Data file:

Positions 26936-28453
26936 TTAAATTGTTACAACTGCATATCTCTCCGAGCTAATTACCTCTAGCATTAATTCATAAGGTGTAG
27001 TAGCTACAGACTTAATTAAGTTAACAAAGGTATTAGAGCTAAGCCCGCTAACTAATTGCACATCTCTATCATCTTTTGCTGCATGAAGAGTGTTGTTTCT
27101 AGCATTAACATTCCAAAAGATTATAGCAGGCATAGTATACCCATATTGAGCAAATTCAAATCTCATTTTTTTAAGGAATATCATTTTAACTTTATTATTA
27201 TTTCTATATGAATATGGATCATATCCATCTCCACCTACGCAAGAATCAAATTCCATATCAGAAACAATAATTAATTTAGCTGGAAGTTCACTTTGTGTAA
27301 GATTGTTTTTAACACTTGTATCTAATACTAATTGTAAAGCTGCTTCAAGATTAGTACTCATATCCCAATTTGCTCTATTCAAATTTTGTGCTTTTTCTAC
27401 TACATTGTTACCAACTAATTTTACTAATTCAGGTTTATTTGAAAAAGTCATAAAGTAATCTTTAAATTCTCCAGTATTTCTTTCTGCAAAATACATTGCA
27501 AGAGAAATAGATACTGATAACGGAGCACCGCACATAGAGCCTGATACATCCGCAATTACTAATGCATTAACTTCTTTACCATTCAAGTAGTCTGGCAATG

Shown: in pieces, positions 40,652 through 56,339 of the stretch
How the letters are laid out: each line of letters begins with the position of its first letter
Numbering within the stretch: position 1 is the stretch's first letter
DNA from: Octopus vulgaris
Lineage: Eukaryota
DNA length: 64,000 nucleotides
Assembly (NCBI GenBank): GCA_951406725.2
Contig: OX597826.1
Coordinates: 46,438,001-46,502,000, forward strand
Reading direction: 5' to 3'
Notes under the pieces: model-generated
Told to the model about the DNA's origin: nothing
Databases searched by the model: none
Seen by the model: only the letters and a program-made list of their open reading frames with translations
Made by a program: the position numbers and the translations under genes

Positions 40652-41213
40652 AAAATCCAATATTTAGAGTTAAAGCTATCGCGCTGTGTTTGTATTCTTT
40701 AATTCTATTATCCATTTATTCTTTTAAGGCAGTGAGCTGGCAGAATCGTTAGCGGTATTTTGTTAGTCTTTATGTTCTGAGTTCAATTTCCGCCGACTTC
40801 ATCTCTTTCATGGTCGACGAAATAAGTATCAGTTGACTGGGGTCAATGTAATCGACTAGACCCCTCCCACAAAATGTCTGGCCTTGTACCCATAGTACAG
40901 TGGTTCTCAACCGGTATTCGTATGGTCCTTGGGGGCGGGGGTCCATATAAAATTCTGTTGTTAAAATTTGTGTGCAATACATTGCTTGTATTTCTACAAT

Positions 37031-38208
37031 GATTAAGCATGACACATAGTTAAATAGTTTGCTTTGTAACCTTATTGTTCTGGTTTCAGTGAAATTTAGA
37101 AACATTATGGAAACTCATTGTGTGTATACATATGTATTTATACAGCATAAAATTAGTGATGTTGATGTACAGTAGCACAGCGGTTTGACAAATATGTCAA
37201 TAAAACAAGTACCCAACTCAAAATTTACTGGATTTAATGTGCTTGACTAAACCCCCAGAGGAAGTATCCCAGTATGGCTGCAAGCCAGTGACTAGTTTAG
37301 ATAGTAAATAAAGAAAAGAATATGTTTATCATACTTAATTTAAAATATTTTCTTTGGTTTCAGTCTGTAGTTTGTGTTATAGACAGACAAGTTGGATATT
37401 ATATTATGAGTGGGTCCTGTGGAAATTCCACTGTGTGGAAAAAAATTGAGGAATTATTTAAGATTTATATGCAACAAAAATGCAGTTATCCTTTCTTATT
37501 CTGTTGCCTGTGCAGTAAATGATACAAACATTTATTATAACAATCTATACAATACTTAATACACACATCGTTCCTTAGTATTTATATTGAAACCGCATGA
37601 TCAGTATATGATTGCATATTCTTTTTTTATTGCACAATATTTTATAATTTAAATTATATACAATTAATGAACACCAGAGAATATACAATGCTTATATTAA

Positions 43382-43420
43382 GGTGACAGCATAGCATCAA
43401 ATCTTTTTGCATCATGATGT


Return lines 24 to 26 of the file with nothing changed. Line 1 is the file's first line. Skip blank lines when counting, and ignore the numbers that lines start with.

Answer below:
Positions 40652-41213
40652 AAAATCCAATATTTAGAGTTAAAGCTATCGCGCTGTGTTTGTATTCTTT
40701 AATTCTATTATCCATTTATTCTTTTAAGGCAGTGAGCTGGCAGAATCGTTAGCGGTATTTTGTTAGTCTTTATGTTCTGAGTTCAATTTCCGCCGACTTC